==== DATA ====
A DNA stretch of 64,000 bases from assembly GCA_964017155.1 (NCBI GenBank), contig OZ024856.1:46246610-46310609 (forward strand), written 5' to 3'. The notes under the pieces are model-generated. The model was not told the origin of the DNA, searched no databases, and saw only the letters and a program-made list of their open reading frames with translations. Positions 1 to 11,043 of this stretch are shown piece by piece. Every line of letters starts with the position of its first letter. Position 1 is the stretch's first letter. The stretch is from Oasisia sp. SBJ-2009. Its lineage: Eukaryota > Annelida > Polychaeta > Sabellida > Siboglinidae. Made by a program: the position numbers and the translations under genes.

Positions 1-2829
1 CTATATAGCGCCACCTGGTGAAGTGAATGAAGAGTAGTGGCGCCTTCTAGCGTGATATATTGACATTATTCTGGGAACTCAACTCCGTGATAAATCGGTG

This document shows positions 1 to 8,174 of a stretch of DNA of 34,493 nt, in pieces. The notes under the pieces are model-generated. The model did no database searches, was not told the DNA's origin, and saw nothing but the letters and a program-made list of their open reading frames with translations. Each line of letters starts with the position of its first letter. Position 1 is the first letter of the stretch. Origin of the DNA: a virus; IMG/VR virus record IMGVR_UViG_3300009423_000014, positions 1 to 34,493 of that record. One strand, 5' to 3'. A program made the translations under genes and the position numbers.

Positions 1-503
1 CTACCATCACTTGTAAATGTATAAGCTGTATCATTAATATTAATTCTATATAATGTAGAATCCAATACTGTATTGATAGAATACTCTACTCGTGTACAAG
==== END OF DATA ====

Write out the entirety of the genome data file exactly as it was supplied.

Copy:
A DNA stretch of 64,000 bases from assembly GCA_964017155.1 (NCBI GenBank), contig OZ024856.1:46246610-46310609 (forward strand), written 5' to 3'. The notes under the pieces are model-generated. The model was not told the origin of the DNA, searched no databases, and saw only the letters and a program-made list of their open reading frames with translations. Positions 1 to 11,043 of this stretch are shown piece by piece. Every line of letters starts with the position of its first letter. Position 1 is the stretch's first letter. The stretch is from Oasisia sp. SBJ-2009. Its lineage: Eukaryota > Annelida > Polychaeta > Sabellida > Siboglinidae. Made by a program: the position numbers and the translations under genes.

Positions 1-2829
1 CTATATAGCGCCACCTGGTGAAGTGAATGAAGAGTAGTGGCGCCTTCTAGCGTGATATATTGACATTATTCTGGGAACTCAACTCCGTGATAAATCGGTG

This document shows positions 1 to 8,174 of a stretch of DNA of 34,493 nt, in pieces. The notes under the pieces are model-generated. The model did no database searches, was not told the DNA's origin, and saw nothing but the letters and a program-made list of their open reading frames with translations. Each line of letters starts with the position of its first letter. Position 1 is the first letter of the stretch. Origin of the DNA: a virus; IMG/VR virus record IMGVR_UViG_3300009423_000014, positions 1 to 34,493 of that record. One strand, 5' to 3'. A program made the translations under genes and the position numbers.

Positions 1-503
1 CTACCATCACTTGTAAATGTATAAGCTGTATCATTAATATTAATTCTATATAATGTAGAATCCAATACTGTATTGATAGAATACTCTACTCGTGTACAAG